SEASON 2: COMING NOVEMBER 2020
Mark your calendars for November 2020, when CLIR will release season 2 of Material Memory.
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Climate Change and Cultural Memory
“I thought that people would speak about the damage to infrastructure, to their houses and bridges and roads. And people did talk about that, but they quickly moved past those damages to talk about climate change disrupting their identities, their culture, their heritage, their tradition. And I realized that climate change is ultimately about challenges to who we are, who we’ve been, who we can be, and the heritage that all of that is founded upon.”
“There’s no separation between my memory work and my climate change interests.”
Giant sequoia fairy ring with fire scars and new growth. (Big Basin Redwoods State Park, California, USA)
Season two of Material Memory explores the impact of the climate crisis on communities and their cultural heritage. How does climate change threaten our records and traditions? What is the relationship between memory and disaster? How will the unequal effects of the climate crisis alter the historical record? What are the preservation needs of communities at risk of displacement? And what role does heritage play in identity and resilience? The season will take a critical look at the role of information and cultural heritage professionals in responding to the crisis, and consider how different approaches to preservation can help or harm affected communities. Join us as host Nicole Kang Ferraiolo speaks with guests about what’s at stake at the intersection of climate and memory and where to go from here.
This season will feature interviews with the following guests:
- Itza Carbajal, doctoral student at the University of Washington, who until recently was the Latin American Metadata Librarian for LLILAS Benson at the University of Texas at Austin. Her work explores the intersections of records, memory, power, and culture.
- Saiful Alam Chowdhury assistant professor in the Department of Mass Communication and Journalism at the University of Dhaka in Bangladesh. Prior to joining the faculty, Saiful spent 11 years as a journalist, and twice won first prize as Best Investigative Reporter for his work on Islamic militancy and crime.
- Crystal Felima, emergency manager at FEMA, who holds a PhD in Anthropology and an MA in Africana Studies. She specializes in disaster narrative research and vulnerability in the Caribbean and has worked extensively in Haiti and Puerto Rico.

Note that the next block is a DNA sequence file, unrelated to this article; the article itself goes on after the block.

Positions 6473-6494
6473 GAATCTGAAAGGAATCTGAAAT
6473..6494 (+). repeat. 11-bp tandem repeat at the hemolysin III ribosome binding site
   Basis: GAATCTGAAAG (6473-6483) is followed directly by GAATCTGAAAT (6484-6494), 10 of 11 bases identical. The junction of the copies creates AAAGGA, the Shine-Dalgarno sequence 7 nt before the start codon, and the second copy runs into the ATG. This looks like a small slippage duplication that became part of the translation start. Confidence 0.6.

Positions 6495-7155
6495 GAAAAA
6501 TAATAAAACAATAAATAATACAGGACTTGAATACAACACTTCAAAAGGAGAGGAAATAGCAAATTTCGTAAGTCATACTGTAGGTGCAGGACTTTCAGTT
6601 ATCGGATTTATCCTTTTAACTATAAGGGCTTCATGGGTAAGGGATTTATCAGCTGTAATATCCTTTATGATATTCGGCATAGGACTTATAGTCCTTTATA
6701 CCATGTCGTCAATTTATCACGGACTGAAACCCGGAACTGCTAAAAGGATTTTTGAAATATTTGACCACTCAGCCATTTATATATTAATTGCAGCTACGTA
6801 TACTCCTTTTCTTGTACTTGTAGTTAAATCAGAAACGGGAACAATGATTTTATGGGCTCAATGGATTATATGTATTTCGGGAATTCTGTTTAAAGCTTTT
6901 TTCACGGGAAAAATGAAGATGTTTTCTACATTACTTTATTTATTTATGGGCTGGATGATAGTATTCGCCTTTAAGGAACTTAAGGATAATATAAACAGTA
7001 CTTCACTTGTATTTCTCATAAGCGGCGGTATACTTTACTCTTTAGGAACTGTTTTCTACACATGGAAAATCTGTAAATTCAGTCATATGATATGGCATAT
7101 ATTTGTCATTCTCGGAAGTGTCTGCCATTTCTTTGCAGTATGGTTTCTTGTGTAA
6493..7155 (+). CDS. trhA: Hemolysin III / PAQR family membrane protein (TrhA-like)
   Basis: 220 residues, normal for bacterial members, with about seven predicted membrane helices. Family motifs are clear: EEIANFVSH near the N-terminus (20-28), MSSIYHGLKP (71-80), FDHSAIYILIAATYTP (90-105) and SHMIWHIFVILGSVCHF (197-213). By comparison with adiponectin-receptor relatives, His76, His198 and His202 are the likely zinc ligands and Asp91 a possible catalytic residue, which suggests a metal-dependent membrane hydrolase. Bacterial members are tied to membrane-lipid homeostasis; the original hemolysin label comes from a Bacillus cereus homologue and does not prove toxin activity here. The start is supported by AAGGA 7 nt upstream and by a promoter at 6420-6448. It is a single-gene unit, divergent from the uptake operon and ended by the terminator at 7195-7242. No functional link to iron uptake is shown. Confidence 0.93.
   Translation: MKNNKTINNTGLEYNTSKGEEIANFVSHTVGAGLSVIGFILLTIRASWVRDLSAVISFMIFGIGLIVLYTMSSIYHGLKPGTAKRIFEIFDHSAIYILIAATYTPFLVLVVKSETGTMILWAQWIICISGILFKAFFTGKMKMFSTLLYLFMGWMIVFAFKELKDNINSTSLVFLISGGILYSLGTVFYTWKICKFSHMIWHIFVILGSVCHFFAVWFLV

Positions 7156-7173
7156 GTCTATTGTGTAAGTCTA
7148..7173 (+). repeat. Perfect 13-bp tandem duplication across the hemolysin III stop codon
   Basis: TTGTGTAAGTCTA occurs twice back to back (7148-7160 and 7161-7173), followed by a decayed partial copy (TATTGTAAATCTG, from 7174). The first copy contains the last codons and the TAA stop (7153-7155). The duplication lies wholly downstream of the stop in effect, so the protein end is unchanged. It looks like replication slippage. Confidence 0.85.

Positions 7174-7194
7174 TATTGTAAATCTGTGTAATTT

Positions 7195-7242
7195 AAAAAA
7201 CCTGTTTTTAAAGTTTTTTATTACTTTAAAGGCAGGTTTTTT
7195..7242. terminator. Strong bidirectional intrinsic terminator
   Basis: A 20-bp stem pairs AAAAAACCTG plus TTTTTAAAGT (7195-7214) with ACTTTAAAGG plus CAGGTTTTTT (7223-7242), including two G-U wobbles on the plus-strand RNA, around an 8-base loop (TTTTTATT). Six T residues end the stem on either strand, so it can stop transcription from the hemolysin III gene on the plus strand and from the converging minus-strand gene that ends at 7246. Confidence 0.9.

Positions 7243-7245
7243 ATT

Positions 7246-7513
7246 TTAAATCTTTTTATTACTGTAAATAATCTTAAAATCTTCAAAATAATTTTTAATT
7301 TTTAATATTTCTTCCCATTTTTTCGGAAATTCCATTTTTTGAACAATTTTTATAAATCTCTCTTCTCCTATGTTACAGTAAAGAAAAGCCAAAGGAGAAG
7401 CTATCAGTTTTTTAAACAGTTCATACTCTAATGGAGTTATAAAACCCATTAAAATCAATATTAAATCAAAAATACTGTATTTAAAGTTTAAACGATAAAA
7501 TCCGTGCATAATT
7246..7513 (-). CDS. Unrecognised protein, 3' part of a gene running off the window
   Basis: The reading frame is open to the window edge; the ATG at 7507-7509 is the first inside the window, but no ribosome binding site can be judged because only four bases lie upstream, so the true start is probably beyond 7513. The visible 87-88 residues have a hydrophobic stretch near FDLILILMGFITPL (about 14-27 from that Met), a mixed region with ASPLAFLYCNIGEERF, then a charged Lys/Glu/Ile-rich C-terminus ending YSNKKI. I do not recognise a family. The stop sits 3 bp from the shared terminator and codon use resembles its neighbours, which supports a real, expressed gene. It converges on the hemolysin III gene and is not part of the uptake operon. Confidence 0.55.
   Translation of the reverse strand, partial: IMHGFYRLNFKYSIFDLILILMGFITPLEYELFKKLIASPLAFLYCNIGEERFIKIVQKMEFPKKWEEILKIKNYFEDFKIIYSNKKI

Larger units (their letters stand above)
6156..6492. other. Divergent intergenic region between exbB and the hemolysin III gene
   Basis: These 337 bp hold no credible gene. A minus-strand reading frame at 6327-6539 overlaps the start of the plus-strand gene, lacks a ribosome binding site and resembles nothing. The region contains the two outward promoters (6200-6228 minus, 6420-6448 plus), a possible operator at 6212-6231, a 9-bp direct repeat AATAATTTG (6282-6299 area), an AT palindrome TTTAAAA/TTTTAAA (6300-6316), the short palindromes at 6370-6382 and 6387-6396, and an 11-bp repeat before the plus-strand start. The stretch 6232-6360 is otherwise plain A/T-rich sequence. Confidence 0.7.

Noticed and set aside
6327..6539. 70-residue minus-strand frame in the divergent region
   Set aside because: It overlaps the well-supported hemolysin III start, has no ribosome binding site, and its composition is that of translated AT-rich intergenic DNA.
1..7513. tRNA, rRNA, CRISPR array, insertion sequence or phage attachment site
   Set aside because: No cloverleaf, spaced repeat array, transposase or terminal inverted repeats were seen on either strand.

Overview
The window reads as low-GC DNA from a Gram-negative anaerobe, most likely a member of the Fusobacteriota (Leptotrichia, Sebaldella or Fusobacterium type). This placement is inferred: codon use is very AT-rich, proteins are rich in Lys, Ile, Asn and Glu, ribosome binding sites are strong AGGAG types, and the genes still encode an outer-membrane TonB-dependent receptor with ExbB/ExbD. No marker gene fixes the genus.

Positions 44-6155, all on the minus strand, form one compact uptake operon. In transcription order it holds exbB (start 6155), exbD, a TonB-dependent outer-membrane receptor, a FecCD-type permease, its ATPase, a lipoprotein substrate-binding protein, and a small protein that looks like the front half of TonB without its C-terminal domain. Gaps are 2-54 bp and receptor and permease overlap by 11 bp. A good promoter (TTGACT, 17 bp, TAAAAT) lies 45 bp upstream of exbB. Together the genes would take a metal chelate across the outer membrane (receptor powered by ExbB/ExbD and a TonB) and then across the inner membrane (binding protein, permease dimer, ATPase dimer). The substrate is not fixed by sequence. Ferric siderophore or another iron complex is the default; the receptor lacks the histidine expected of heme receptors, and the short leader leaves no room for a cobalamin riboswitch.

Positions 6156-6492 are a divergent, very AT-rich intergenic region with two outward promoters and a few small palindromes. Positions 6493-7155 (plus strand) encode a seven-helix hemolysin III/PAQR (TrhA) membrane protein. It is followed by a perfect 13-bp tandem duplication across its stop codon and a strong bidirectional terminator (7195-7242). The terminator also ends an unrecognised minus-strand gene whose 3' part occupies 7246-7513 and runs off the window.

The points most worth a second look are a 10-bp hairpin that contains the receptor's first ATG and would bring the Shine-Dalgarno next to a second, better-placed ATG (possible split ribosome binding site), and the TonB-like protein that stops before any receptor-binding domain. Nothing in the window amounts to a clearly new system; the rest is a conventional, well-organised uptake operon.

- Victoria Herrmann, president and managing director of The Arctic Institute. Her research and writing focus on climate change, community adaptation, resilient development, and migration. She was named one of the 100 most influential people in climate policy worldwide in 2019 by Apolitical.
- Ben Goldman, archivist for curatorial services and strategy at Penn State’s Eberly Family Special Collections Library. He is the PI for the Repo Data Project, a project to identify, gather, standardize, and make publicly accessible United States archival repository location data.
- Blessing Nonye Onyima, cultural/medical anthropologist with a focus on gender, culture and conflict studies, environment, and health of marginal populations. She currently works as a senior lecturer at Nnamdi Azikiwe University in Awka, Nigeria.
- Eira Tansey, digital archivist/records manager at the University of Cincinnati. Her research is focused on the intersection of archives, the environment, and climate change. She created the Repo Data Project with Ben Goldman.
Meet the Host
Nicole Kang Ferraiolo
Nicole Kang Ferraiolo is CLIR’s director of global strategic initiatives. She was previously a program officer for CLIR’s regranting and fellowship programs. Prior to that, Nicole worked at Columbia University where she oversaw several projects including an interdisciplinary research program on global governance that focused in turn on nuclear proliferation, pandemics, religious conflict, and climate change. She has worked in London as a radio news editor and in French Guiana, where she organized international exchanges for the Ministry of Education. She has an MA from Columbia University and an MSc from the London School of Economics, where she studied international history and disaster philanthropy. She received the Eric Hobsbawm Award for Best Dissertation for her work on relief efforts following the Hurricane of San Ciriaco in Puerto Rico, 1899. She grew up in Northern California and currently lives with her partner and two young kids in Takoma Park, Maryland.
About Material Memory
In theme-based seasons, Material Memory explores the effects of our changing environment—from digital technologies to the climate crisis—on our ability to access the record of our shared humanity, and the critical role that libraries, archives, museums, and other public institutions play in keeping cultural memory alive.
Episode Zero introduces the podcast through a conversation with CLIR president Charles Henry about the threats to our cultural record, what is at stake if it’s lost, and what can be done to protect it.
Season One celebrates the UN-designated Year of Indigenous Languages. In each of six episodes, host Joy Banks speaks with people involved in the work of restoring audio and audiovisual recordings of indigenous languages and their sometimes Herculean efforts to make these recordings accessible to the communities they represent.